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Someone in our family recently requested a password change for a website (Costco). Soon after requesting, they received an email with the standard "click the link below to reset", followed by a link.

They noticed that the email looked a little sketchy, so they had me look at it (after they had already gone through with the reset). I found that the link they clicked had the text:

https://www.costco.ca/ResetForgotPassword?token=[a token here]

But, when mousing over it, it showed the following (abbreviated) link:

http://email-tracking.infobip.com/tracking/1/click/[a different token here]

So the email was intentionally hiding where the link went.

To me, as someone who's trying to be security minded as I enter the field, this raised some red flags. I can think of three possibilities:

  • Since it was the legitimate Costco website (as far as I can tell) that initiated the request, they're deferring password resets to a third-party, and ironically trying to make the email appear more legitimate by masking the link (since http://email-tracking.infobip.com looks sketchy).

  • The website had been compromised, and they were phishing for email/password combinations, or potentially the ability to buy things on a victim's behalf.

  • Our/a DNS server is compromised and the website is illegitimate, for the same reasons as above.

Is it at all common practice for companies to hide legitimate links? I'm asking because this has always struck me as the kind of thing that I should be on the lookout for when assessing the legitimacy of an email, and this kind of throws a wrench in that thought-process.

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    Email-marketing services such as Constant Contact, etc. are known to replace the URL's in links with ones in their domain, so that they can track the clicks on these links (then redirect to the actual URL). It seems that InfoBip appears to offer a similar type of email-marketing service. I wonder if Costco is using InfoBip's service to send these password-reset emails, and this 'feature' is being applied to these emails. Does the second URL that you posted redirect to the first?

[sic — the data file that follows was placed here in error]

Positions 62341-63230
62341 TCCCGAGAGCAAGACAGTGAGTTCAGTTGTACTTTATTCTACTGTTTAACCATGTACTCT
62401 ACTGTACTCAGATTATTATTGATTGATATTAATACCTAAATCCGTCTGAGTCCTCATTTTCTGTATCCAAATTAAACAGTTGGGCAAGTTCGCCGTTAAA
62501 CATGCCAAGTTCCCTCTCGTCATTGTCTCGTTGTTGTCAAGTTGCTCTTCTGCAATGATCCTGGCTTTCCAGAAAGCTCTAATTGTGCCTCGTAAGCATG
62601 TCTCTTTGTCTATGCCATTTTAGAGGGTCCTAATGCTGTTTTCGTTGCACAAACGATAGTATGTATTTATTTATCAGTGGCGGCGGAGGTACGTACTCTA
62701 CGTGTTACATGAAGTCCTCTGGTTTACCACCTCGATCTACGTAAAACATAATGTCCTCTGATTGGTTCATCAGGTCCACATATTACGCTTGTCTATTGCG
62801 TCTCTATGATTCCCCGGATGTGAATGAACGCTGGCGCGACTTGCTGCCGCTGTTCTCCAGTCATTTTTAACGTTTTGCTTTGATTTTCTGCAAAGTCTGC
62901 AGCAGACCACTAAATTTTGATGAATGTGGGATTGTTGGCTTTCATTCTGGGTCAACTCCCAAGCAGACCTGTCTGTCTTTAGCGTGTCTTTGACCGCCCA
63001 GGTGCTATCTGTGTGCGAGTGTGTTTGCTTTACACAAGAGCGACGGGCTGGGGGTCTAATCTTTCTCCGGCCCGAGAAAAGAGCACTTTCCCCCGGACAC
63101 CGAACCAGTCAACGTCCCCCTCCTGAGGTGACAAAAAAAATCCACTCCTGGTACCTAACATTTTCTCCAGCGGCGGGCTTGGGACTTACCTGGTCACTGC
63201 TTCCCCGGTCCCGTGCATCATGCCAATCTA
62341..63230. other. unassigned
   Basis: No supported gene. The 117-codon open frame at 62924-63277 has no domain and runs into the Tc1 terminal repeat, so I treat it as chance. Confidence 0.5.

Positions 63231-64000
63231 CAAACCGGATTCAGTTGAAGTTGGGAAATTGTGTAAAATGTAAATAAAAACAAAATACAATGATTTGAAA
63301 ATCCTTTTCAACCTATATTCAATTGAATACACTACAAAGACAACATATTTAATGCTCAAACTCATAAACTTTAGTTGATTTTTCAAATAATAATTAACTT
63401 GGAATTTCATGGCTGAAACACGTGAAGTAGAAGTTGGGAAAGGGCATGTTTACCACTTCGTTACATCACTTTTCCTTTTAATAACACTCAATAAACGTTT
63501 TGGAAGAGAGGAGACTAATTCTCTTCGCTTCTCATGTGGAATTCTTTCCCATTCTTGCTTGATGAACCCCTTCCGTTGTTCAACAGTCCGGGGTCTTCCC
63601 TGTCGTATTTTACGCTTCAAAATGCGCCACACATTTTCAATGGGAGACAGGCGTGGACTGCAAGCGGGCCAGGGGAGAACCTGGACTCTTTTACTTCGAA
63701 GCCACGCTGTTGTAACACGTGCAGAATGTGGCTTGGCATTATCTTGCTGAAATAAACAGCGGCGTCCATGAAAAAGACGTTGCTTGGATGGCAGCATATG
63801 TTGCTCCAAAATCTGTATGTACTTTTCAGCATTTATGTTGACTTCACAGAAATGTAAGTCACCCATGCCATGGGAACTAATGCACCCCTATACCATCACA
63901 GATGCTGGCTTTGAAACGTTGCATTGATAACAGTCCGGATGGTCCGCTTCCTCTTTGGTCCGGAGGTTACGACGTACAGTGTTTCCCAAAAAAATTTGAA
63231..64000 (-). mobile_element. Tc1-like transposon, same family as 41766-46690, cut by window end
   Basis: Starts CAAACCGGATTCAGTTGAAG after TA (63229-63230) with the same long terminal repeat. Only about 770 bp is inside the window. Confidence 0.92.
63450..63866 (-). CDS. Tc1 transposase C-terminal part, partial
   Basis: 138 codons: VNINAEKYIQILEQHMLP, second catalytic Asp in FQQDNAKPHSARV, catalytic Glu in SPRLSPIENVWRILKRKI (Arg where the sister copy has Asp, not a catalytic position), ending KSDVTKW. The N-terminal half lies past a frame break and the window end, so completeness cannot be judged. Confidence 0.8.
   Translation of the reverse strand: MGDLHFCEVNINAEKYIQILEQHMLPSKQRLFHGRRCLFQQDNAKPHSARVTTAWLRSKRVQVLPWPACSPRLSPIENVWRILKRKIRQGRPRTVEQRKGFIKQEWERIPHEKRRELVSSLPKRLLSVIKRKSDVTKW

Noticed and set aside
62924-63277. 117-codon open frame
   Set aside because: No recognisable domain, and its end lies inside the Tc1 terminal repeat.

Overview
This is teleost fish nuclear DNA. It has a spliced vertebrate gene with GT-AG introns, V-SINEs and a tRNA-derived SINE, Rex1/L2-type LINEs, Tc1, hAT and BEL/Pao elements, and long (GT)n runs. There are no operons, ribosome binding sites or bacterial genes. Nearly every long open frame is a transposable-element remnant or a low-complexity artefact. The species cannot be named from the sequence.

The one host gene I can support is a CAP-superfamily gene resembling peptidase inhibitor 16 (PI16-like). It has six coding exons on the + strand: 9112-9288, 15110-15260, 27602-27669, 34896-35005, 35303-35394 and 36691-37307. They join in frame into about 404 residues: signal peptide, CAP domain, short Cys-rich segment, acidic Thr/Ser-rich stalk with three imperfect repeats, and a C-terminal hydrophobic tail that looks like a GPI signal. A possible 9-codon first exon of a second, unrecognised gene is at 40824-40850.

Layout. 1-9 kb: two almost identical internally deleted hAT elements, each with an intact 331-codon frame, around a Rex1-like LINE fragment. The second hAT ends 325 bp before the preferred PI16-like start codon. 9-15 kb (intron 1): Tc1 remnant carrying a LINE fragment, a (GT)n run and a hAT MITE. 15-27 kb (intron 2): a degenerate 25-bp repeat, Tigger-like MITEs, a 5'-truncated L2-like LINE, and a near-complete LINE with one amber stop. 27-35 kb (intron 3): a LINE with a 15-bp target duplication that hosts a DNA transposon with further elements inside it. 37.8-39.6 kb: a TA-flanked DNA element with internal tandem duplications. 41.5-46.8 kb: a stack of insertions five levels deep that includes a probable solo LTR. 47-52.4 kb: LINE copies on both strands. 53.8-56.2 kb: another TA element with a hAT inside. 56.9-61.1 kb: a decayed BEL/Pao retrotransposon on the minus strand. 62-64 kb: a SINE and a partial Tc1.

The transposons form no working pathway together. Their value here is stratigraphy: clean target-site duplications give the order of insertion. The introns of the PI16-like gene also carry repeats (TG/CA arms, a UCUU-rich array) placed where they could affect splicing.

– mti2935
    Dec 3 '20 at 2:05
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    regardless of how common this is for email at large, it's a terrible idea for a password reset.
    – dandavis
    Dec 3 '20 at 9:47
  • @mti2935 Yes, it does a redirect to the correct URL. Dec 3 '20 at 14:45
  • @Carcigenicate In that case, I think the mystery is solved. MechMK1's answer does a good job of elaborating on this. If it's an oversight, as MechMK1 suggests, then perhaps it should be brought to Costco's attention. I also agree with dandavis that this is a terrible idea for password reset emails.
    – mti2935
    Dec 3 '20 at 16:59
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Yes and No.

The intent of this feature isn't to hide where the URL is pointing to, but to track clickthrough rate. Usually, links in e-mails are sent out for marketing purposes - 70% off for Black Friday, click >>>HERE<<< - that kind of stuff. And of course, the marketing department wants to know how high the clickthrough rate is.

Of course, the store could do that themselves, but it's much easier to just outsource it and have a nice, colorful panel that shows a neat graph, than something the IT department developed internally.

As for why the password reset link is sent this way is probably due to a misconfiguration. I am not familiar with the product InfoBip offers, but I assume somewhere in the settings, there is a checkbox like "Track all links" that results in all links sent out to customers being replaced by "trackable" links as described above.

To summarize, the point isn't to hide where the link is going, but to provide the company with a way to check clickthrough rate. The fact that this is done to a password-reset link is most likely an oversight.

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Well it should be seen as a serious misconfiguration and should never occur on a professionally maintained site.

Unfortunately, most sites are managed by the communication or marketing service, with the help of third party contractors. And then anything can happen, either per simple mistake because a click counter was installed where it should not be, or because the contractor decided to constitute its own mail addresses database. And the internal site manager can neither detect it, not understand why it is poor practice.

The following is no more than my own opinion. When I see sites that visibly externalize whole or part or their client relationship, I do not trust them to respect the most basic confidentiality rules. Commands and related payment should work smoothly, because this is essential for them, but what happens with their customer data, only god knows. So I apply the essential rules:

  • an email address that does not matter too much (not my primary email address)
  • a dedicated password that will never be re-used on any other site

And if they insist on having personal data that I think they do not deserve I try to use another site. Unfortunately, it is hard to find a correctly managed commercial site...

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